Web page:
Mining giant Jindal denies flouting rules to mine Melmoth iron ore

Jindal says it will follow all processes. Picture: Supplied

Jindal says it will follow all processes. Picture: Supplied

Published Jul 28, 2023


Reacting for the first time following the community furore over the mooted mining of iron ore at Ntembeni near Melmoth in northern KwaZulu-Natal, Jindal Mining has denied allegations that it's flouting the rules to score a licence.

The Indian mining company says it has a clear plan for how it will resettle affected people, use local water and protect graveyards.

In a response sent to IOL on Friday, the company's project manager, Shaitan Chouhan, said the petition carried by and uploaded by the Entembeni Crisis Forum contained misleading information.

On Thursday the forum started the petition which claimed that Jindal said only 300 homes would be moved when in fact 3000 would have to make way for the mine.

The forum also alleged that a total number of 3,000 graves would have to be moved.

In terms of agricultural output, the forum said farming in the area would be affected as the lush area is largely known for its farms.

With already limited water from the Phobane Dam, the forum said if the mine is allowed to go ahead, the community will suffer as mining activities will guzzle most of the water.

On Wednesday the community of Ntembeni protested and blockaded the R66 and said the mine should not be allowed as it was going to bring misery.

But Chouhan shot down those claims saying they were misplaced and defamatory.

Chouhan said if Jindal is awarded the rights to mine, it will develop in consultation with impacted communities a resettlement action plan (RAP), which provides a comprehensive set of actions for addressing impacts related to physical and economic displacement.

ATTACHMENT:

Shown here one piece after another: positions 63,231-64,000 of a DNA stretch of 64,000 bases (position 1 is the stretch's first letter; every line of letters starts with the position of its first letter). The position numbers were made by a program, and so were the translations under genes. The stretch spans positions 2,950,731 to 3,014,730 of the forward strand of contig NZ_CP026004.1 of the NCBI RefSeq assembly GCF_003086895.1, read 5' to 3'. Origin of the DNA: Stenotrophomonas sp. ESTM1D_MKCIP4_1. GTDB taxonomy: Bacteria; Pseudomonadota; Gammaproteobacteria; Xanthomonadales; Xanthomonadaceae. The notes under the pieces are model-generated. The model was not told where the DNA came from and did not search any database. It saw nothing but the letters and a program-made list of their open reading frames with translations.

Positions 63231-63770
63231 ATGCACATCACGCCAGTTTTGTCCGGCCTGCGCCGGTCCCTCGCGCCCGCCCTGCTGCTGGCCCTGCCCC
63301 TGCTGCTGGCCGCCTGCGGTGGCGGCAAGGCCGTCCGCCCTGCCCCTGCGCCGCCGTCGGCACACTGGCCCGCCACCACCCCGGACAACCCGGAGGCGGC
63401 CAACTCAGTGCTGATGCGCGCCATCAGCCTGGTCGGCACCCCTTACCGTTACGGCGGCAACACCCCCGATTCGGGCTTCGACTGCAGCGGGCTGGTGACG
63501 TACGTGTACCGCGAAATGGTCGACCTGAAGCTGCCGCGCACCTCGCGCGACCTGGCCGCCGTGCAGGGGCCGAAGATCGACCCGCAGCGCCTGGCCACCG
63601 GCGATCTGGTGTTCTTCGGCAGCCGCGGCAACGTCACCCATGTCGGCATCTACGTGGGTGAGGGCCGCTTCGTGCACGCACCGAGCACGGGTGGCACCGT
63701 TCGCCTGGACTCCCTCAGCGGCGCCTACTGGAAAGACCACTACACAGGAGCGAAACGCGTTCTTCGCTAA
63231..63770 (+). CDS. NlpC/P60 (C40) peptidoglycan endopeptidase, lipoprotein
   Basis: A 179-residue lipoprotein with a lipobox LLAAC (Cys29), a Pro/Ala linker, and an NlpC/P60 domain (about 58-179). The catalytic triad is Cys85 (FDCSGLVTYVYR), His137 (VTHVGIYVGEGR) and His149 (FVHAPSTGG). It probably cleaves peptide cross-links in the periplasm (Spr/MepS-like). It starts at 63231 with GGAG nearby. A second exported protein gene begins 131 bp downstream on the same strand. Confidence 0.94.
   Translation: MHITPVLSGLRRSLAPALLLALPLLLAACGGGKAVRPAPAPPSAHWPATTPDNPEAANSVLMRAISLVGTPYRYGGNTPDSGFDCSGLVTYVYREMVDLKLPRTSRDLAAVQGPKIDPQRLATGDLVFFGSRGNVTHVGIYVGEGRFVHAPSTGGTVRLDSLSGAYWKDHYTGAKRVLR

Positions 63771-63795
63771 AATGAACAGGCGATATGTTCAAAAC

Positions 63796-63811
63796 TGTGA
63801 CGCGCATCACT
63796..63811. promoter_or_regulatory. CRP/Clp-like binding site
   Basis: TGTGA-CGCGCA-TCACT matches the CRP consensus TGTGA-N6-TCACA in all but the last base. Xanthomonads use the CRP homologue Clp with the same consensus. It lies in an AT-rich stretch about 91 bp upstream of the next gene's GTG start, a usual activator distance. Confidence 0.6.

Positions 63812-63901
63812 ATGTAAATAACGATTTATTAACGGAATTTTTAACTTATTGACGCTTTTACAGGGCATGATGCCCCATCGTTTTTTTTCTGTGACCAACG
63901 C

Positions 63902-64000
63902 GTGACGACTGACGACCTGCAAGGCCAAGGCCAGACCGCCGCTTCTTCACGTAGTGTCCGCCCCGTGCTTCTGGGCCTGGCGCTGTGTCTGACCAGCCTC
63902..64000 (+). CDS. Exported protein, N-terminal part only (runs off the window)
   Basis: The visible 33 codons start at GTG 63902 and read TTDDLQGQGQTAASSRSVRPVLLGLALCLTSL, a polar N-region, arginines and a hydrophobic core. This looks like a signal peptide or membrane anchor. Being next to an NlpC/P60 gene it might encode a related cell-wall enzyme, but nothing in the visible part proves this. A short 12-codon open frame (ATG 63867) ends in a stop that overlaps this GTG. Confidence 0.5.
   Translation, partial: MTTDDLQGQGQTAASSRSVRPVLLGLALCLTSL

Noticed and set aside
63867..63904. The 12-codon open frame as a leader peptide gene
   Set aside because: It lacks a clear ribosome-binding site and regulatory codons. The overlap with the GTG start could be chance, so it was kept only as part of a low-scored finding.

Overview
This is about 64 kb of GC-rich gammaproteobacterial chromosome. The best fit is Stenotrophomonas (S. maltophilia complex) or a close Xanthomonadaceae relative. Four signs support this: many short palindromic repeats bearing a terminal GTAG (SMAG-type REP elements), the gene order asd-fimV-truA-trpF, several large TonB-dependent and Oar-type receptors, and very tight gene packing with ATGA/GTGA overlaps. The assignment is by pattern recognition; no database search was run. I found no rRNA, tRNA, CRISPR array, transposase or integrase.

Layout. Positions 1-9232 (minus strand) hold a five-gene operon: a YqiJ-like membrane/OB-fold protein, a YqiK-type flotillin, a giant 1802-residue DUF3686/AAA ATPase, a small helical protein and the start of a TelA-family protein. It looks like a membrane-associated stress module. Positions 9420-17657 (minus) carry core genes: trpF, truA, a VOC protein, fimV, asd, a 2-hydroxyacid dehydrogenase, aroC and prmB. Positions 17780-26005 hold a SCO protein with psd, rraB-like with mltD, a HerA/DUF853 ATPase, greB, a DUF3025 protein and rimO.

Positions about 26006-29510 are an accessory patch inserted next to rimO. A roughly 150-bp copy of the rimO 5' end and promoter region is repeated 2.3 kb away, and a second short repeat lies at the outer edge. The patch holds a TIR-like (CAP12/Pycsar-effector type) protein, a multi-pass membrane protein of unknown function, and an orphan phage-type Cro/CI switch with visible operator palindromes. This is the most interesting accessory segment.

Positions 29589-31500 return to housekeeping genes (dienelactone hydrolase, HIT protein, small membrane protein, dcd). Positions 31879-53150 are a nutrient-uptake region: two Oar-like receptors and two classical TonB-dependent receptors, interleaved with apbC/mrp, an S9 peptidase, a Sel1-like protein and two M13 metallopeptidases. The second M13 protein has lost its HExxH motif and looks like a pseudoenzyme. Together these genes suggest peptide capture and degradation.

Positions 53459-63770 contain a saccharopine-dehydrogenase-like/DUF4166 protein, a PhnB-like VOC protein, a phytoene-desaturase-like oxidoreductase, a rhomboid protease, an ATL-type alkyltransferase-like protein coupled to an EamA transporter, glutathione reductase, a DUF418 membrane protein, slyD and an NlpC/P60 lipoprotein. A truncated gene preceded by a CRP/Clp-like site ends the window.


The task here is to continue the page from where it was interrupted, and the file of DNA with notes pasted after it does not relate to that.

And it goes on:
"The RAP process will also identify impacted gravesites and a cultural management plan developed to ensure the cultural heritage and rights of impacted communities are respected. During the environmental studies completed for Environmental Authorisation an estimated 350 homesteads were identified as potentially being affected by resettlement," Chouhan told IOL.

Chouhan said one of the studies completed for the environmental impact assessment included a cultural heritage study, and this study confirmed that graves would be affected.

If the project is awarded a mining right further surveys would be required to identify the number of affected graves and they will comply with that.

"The company will develop and implement resettlement in a participatory and consultative manner with affected households who will be involved in the RAP decision-making processes.

"Jindal Africa recognises that if resettlement is not properly planned and implemented, resettlement can result in negative impacts. However, Jindal also appreciates that if done in a participatory and consultative manner, resettlement provides opportunities to improve the living conditions and socio-economic well-being of affected households," Chouhan added.

Chouhan said that given that the proposed project is an open-cast mine water demand is likely to be reduced as when the pit deepens, they will reuse the water they collect within the pit.

"A water supply analysis has been undertaken and a study completed as part of the EIA to assess the potential impacts of abstracting water from the uMhlathuze catchment. The uMhlathuze catchment is currently over allocated and, likely, the Department of Water and Sanitation (DWS) may only consider new applications that generate additional water in the catchment, " Chouhan said.

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